Human service delivery organizations often have great difficulty implementing new service delivery technologies. This study examines the extent to which interagency service delivery teams facilitate the implementation of a popular reform that significantly challenges the status quo: family-centered service delivery. Survey data from 121 providers representing 25 agencies within one county suggest that interagency teams may promote provider implementation of new service delivery practices. Teams members were more likely than nonteam members to implement practices consistent with family-centered service delivery. Consumer focus group data support these findings, with consumers noting that services received from providers in the team context were more individualized, empowering, and comprehensive than the services they typically received in the county. The implications of these findings for practitioners and scholars interested in facilitating human service delivery reform are discussed.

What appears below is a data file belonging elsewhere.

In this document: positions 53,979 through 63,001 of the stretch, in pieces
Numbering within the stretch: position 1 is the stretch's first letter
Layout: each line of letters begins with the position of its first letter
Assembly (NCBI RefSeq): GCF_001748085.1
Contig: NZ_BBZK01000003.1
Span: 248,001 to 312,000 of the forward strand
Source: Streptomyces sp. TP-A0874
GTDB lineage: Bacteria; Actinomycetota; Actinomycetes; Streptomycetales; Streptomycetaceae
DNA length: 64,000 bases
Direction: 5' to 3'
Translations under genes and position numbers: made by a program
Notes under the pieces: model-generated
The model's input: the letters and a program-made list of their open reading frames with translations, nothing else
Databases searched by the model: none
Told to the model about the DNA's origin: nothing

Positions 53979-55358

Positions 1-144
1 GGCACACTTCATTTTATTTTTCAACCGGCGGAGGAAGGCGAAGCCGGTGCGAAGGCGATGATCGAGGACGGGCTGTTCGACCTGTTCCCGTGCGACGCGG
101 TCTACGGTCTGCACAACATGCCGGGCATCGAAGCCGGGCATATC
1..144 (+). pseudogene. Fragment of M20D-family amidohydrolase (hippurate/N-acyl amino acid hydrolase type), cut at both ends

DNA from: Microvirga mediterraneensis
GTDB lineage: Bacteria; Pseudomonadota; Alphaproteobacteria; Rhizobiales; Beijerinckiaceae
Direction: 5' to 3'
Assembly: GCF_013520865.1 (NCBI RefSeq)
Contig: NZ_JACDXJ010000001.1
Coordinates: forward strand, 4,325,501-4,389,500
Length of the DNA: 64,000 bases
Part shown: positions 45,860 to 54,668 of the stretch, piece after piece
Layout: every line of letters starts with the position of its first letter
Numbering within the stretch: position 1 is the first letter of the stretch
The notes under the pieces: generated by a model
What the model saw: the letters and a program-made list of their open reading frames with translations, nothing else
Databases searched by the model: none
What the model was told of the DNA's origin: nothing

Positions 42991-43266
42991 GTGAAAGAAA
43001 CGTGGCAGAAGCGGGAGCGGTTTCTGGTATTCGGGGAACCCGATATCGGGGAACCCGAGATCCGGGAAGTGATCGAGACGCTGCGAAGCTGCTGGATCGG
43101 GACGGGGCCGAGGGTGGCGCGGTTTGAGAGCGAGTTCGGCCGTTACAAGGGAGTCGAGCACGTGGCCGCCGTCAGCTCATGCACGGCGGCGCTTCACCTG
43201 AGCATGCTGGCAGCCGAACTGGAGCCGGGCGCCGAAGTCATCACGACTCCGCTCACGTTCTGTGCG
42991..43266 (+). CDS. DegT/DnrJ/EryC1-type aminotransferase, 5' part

|Original language||English (US)|
|Number of pages||23|
|Journal||Journal of Community Psychology|
|State||Published - Sep 2002|
ASJC Scopus subject areas
- Social Psychology